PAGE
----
Join Date: Dec 2007
Location: Ontario Canada
Submit Photo: 3
Photo Submissions 112 Times in 110 Posts
Raw or Home cooked
From Jean Dodds ...The biggest concern with homemade diets is that, unless properly formulated and followed, the diet may not be nutritionally balanced. For this reason, I strongly advise that you obtain your recipe from a reputable source, such as a book published by a holistic or holistically minded veterinarian, board-certified veterinary nutritionist, or canine/feline nutritionist where the recipes have been tested and verified as nutritionally balanced. If you are able, you can also consult with a reputable animal nutritionist to design the diet.
When preparing a homemade diet for your dog or cat, itís essential to stick to the ingredients listed. Substituting ingredients can result in a diet that is no longer nutritionally balanced. Also, be sure to add all vitamin/mineral and any other supplements as directed; these supplements are essential to ensuring that the diet is properly balanced.
from Dr. Becker at Healthy Pets ... Most common feeding mistake no. 1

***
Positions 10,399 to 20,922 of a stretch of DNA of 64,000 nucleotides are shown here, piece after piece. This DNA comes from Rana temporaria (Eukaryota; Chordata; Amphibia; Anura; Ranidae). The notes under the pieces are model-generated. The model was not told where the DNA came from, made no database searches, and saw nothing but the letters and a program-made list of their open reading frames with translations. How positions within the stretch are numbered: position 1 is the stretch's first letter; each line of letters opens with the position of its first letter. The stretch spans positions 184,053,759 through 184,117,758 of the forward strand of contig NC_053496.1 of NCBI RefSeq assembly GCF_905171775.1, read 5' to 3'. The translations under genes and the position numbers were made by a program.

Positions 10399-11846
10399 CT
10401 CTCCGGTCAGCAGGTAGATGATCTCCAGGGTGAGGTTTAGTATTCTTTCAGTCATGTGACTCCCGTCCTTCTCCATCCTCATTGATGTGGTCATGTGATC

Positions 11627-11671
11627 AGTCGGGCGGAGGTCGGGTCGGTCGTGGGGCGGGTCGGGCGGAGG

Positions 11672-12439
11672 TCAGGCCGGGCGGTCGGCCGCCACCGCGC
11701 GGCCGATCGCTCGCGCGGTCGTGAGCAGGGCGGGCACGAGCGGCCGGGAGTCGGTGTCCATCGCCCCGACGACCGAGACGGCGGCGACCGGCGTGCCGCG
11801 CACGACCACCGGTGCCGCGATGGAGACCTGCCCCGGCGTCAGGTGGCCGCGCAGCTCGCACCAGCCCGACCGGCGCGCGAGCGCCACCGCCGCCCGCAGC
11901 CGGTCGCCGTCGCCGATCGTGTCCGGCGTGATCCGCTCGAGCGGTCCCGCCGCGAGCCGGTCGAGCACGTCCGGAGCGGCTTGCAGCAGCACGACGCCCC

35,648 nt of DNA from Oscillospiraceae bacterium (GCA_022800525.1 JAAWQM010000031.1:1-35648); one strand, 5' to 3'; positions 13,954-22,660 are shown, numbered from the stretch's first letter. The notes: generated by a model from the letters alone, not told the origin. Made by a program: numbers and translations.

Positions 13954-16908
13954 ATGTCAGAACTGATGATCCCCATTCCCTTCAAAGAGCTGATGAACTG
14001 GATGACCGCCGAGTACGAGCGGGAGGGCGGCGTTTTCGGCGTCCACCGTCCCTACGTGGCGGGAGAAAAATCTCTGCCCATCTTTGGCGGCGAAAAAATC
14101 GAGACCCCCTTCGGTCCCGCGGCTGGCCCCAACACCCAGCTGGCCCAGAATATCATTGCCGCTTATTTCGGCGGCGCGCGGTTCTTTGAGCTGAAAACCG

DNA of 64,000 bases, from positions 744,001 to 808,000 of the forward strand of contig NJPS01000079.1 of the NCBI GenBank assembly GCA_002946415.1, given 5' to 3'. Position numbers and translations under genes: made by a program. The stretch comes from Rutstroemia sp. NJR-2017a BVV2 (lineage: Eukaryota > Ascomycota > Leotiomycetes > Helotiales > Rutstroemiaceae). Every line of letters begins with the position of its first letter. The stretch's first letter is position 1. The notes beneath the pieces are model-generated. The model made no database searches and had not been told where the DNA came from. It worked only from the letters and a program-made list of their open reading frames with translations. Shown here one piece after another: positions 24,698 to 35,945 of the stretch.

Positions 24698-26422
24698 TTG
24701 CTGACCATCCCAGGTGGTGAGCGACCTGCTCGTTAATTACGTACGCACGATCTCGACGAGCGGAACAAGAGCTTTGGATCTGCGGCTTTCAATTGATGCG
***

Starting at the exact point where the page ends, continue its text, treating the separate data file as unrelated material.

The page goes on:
First, many homemade and prey-model diets and a few commercially available raw food diets are unbalanced. This means pets have been brought to veterinarians, including me, with nutritional imbalances that could and should have been avoided. These animals are deficient in antioxidants, or the correct amounts of trace minerals and vitamins, or the right fatty acid balance for appropriate and balanced skeletal growth, and organ and immune health.
Usually, these well-intentioned owners donít correlate their petís medical issues with nutritional deficiencies, but their vets do. And many veterinarians develop very strong opinions against all homemade and raw diets because of these cases. There are many well-meaning people who feed unbalanced diets out of ignorance and, in some cases, stubbornness.
Iíve had several clients tell me they donít care that the analysis of their petís current diet Ė letís say, chicken wings and burgers Ė demonstrates deficiencies in certain critical nutrients. They believe that ďThis is the diet Iíve fed for X number of years and my dog is doing fine, so thereís no need to change it.Ē
These types of statements tell me these clients are waiting for disease to occur before they will change what theyíre doing. And in these situations, the pets always lose. This type of attitude causes many veterinarians to loathe any attempts at homemade diets and to lump all raw diets into the same category
Dave and Molly
Ian Dunbar was awarded the Outstanding Achievement Award from I.P.D.T.A. Here's a picture of me accepting the award on his behalf.
Member of IAABC ,International Association of Animal Behavior Consultants , Member of Pet Professional Guild